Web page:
The second criticism—that Opus Dei doesn’t support the TLM—ignores the reality of today’s Church. Almost every single Catholic religious order and apostolate in the world today exclusively celebrates the Novus Ordo, and very few enter into the contentious liturgy wars. Further, the vast majority of Opus Dei priests celebrate the Novus Ordo Mass far more reverently than is the case at the typical Catholic parish. So while Opus Dei might not explicitly advocate for a certain liturgical position, how its priests celebrate the Mass does lean toward a more traditional manner.
Further, although Opus Dei doesn’t publicly defend the TLM, we don’t know whether St. Josemaría would if he were still alive today. He deeply loved the traditional Latin Mass. It was the Mass he grew up with, which formed him, and which he celebrated his whole priestly life. In fact, after the Novus Ordo was established in 1969, he obtained permission to continue to say the TLM, which he did for the last five years of his life (he died in 1975).
There’s no question he would have been deeply saddened by Traditionis Custodes, but would he have complained publicly? It’s a hypothetical that can’t be answered.
But we do know this: his spirituality, developed decades before Vatican II, is applicable to all Catholics. Although many think the “universal call to holiness” a Vatican II invention, it was the kernel of St. Josemaría’s preaching and it has a deep history in the Church. St. Josemaría himself, who passionately advocated for and popularized the concept, readily acknowledged he was not its inventor. It’s something that traces back to the earliest days of the Church, and then was promoted by figures such as St. Francis de Sales and St. Thérèse of Lisieux.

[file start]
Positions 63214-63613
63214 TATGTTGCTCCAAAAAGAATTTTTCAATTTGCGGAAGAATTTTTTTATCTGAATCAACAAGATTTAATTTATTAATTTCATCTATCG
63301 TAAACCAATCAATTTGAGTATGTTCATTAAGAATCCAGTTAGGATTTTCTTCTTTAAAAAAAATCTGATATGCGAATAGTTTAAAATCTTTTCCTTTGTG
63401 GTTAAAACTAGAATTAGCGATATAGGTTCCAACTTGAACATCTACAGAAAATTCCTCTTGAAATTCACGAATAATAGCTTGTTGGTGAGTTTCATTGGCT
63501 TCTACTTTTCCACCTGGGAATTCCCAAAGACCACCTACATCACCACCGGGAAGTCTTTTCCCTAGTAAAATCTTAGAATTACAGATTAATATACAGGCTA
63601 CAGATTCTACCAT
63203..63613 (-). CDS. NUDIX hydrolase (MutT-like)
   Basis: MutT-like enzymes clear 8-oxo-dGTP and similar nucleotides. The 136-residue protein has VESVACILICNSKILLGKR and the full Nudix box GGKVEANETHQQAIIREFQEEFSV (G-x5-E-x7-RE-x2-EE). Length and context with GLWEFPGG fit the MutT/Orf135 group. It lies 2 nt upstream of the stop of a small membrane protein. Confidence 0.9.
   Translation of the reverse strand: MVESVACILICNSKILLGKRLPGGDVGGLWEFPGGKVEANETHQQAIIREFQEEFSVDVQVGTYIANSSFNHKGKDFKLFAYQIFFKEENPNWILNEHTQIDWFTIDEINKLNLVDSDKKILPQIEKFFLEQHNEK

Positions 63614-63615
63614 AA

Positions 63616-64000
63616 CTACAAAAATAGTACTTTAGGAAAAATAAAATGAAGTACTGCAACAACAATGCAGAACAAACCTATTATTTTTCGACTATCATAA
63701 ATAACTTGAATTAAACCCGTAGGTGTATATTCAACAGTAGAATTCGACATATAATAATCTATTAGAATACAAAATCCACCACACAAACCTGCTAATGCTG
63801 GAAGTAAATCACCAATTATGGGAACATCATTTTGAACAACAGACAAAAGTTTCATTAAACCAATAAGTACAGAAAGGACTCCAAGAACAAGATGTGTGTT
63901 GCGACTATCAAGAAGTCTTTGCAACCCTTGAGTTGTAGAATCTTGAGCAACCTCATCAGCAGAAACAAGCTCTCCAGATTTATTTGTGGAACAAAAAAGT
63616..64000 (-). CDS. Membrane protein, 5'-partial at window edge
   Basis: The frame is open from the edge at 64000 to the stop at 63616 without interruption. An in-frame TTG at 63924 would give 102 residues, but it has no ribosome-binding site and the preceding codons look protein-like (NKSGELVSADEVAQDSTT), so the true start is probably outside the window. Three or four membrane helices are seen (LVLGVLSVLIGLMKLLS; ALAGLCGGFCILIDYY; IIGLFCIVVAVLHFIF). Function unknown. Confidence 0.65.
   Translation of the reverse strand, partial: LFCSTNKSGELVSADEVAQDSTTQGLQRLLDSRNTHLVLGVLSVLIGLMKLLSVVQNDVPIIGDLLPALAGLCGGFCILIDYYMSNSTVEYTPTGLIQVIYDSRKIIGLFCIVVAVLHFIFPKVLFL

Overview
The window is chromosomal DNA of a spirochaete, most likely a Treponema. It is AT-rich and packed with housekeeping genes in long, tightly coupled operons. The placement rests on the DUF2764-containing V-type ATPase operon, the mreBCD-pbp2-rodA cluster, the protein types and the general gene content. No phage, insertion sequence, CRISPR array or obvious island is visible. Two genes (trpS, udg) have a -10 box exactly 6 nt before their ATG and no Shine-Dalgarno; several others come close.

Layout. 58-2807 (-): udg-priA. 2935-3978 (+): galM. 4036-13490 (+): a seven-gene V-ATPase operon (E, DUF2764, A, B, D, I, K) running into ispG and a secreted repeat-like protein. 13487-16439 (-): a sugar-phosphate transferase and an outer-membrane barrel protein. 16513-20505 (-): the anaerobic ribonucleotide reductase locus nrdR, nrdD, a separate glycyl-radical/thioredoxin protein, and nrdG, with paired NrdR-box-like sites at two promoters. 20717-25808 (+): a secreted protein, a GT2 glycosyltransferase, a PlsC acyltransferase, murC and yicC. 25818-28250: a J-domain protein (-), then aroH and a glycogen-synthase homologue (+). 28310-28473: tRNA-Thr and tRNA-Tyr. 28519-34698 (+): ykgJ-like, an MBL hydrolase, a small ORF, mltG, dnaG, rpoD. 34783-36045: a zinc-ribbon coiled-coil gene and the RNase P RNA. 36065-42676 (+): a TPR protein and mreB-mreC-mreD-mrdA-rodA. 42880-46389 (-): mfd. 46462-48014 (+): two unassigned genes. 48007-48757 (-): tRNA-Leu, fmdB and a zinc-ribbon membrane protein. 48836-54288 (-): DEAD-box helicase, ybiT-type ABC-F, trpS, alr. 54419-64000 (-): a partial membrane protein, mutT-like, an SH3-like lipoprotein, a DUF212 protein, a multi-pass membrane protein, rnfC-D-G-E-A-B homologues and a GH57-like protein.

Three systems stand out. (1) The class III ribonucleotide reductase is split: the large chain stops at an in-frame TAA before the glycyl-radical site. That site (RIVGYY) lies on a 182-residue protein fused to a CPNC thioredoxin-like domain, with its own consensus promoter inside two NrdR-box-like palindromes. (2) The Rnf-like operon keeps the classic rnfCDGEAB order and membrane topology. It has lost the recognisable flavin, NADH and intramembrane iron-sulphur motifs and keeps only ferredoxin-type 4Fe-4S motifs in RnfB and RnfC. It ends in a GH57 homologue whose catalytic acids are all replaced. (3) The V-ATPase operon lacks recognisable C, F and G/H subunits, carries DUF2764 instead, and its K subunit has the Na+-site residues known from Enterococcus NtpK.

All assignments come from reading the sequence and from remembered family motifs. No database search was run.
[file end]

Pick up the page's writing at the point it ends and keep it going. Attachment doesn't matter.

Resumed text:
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St. Josemaría’s spirituality is, simply put, practical advice for how a Catholic can strive for holiness in the midst of the world—something all Catholics, whether or not they are “traditional,” should desire. As St. Josemaría wrote, “these world crises are crises of saints” (The Way 301). Our Church and our world are full of crises, and so our battles are important. Instead of trying to find ways that this great modern spiritual master might not fully fit into our “side” in today’s battles, we should instead look to his timeless advice on how to become holy in a world that desperately needs saints.